Fox Running

And if they are up for it, we can always get the animals moving a bit too for some action shots.


Next up is the wildcats. Once again, close up portraits is the obvious advantage, but we can get the cats running and even jumping for some great action shots. I didn't do too much with them during our session, but at the end of the day went back in of the last few minutes and with a brief spell of sunshine to take the photo above... one of my favourites from the day.

Wildcat Yawn

And who can resist a yawn shot when it shows itself!

Harvest Mouse

After the cats and before lunch, we bring out the hedgehogs and harvest mice for some more natural looking photographs on little sets. The mice are usually on teasel or corn and the hedgehog can be placed on the grass, bark or even leaves during the early autumn days.

Tawny Owl

We don't do too much with our owls, so as not to take away from our owl photographic days, but we do perch a tawny owl and barn owl for those who are interested and don't wish to come on one of our owl days. Ironically, this was my favourite photo of a tawny owl our of both our normal day and owl day I joined in on last month.

Blue Skies!

After lunch we start with the deer, and to be honest this is the one animal where there is not much difference to if you attended the keeper talk on an open day, but next is what I think is the best part of the day... going in with the otters. Once again it was very dull, but with a ten minute spell of beautiful blue sky! I just had to put on the wide angle to prove we actually did get a bit of light during this day.

Otter Swimming

With the otters we can get them on the bank, in the water and if they are up for it even a little bit of running. The big advantage here is you can get very low on the ground to get more intimate photos of them.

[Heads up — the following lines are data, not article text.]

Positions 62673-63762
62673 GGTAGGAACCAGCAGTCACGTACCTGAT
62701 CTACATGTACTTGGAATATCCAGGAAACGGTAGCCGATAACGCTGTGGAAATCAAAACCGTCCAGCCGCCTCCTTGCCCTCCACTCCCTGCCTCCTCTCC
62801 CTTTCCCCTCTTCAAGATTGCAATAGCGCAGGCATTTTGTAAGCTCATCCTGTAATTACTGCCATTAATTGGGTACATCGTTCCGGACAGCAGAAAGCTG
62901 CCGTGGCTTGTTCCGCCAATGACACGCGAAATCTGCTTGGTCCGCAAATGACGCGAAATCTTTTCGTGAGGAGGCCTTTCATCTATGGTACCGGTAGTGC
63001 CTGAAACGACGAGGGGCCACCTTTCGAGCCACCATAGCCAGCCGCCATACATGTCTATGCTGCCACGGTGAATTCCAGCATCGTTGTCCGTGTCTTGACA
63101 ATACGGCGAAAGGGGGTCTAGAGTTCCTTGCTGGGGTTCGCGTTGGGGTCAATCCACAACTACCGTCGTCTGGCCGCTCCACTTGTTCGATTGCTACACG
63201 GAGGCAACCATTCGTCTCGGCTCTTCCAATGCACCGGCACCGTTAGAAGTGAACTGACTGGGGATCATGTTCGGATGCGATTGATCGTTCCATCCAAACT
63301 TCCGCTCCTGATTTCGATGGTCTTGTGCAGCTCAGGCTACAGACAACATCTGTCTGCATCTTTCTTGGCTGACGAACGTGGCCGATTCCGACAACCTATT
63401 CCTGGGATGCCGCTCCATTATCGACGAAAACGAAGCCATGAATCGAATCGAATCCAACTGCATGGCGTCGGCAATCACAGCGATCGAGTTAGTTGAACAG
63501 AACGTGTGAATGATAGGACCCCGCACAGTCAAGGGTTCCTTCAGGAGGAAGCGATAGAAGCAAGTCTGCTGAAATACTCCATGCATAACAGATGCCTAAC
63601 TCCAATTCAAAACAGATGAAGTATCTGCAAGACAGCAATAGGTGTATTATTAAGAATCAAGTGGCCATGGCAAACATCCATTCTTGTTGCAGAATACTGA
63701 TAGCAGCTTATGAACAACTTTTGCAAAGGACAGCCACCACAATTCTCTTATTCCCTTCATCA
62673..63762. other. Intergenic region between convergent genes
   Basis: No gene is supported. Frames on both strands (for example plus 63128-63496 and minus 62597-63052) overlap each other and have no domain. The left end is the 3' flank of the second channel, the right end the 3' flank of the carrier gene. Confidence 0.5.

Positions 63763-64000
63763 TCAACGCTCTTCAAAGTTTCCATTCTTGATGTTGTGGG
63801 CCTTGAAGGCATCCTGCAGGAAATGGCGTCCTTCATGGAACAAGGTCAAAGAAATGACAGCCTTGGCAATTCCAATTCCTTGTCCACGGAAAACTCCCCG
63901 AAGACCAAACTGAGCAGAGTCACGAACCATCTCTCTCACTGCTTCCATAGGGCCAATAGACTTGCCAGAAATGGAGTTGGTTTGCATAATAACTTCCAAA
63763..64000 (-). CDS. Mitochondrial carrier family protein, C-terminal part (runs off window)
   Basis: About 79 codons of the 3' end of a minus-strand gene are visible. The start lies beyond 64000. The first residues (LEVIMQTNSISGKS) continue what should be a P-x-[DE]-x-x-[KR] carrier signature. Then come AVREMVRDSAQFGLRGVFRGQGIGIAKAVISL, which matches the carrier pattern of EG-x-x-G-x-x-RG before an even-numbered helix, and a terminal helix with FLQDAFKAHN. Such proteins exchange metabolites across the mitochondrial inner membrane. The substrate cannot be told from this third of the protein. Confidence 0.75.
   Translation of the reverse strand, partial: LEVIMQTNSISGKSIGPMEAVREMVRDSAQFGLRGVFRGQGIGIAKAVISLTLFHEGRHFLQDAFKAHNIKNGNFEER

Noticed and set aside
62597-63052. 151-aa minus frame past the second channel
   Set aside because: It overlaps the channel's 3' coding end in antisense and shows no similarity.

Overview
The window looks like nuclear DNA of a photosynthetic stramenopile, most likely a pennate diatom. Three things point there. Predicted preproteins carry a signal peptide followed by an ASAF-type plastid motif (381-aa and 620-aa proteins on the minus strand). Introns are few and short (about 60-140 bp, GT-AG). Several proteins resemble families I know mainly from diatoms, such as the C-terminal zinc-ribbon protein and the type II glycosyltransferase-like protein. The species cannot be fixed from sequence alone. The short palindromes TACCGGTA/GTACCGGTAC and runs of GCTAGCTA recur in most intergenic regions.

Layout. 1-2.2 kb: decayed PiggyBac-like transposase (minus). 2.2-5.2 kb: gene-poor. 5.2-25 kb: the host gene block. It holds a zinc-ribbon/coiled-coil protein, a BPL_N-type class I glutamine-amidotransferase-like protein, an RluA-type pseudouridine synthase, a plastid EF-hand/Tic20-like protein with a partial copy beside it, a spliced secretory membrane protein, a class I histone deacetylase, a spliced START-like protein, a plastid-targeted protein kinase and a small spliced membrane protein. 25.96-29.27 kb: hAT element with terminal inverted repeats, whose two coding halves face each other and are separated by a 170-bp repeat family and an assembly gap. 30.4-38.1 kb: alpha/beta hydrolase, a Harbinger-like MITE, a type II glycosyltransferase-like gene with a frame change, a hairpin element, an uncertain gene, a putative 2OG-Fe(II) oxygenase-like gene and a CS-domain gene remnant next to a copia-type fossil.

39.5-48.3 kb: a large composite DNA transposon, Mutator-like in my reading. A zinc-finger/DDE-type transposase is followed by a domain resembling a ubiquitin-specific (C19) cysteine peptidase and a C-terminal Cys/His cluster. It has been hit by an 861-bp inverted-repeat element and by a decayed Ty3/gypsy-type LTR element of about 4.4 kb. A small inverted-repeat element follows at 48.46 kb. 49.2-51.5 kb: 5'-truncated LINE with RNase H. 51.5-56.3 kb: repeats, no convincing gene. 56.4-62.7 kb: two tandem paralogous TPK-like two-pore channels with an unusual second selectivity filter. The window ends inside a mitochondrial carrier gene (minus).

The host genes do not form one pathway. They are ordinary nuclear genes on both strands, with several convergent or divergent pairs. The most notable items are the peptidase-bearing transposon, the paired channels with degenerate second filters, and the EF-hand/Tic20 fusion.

And as with the foxes and cats, it really shows the advantage of a photographic day over an open day. The low angle, inside the enclosure, and with a keeper keeping them interested and varying where they are.


At the end of the day we finish up with our stoats, weasels, polecats, mink and badgers. You have no extra access with these than you would on an open day, but having the keeper there does help. They can help position the animals a little bit, and make sure they are out for you to photograph. A little bit of food of course helps keep them interested.

Thanks for looking.

Monday, 13 October 2014

Cobwebs in the Dew

Dew drops on a cobweb

I love cobwebs at this time of year, especially early morning when they hold on to the dew droplets. I have never photographed them before, and have never really used my macro lens in this way before, so thought I would give it a go the other morning for ten minutes.


What I learnt... this type of macro photography is a very different ball game to wildlife photography. Hand holding is difficult, I don't like using a tripod for wildlife... too restricting, but I can see why many people of for macro. The depths of field are so shallow! Can lead to some brilliant effects though.


I've used macro for wildlife before, and a lot of the dancing adders from this year were taken with  my macro lens, but more practice and experience is needed for this real closeup stuff me thinks.


Thing is, although I appreciate good macro photography, I am not a huge fan of it myself. So although I would like to give it another/better go at some point, I will still mainly be putting on a larger lens for some nice mammal shots.




I got carried away with the macro and went for something really arty in the end, and with more colour.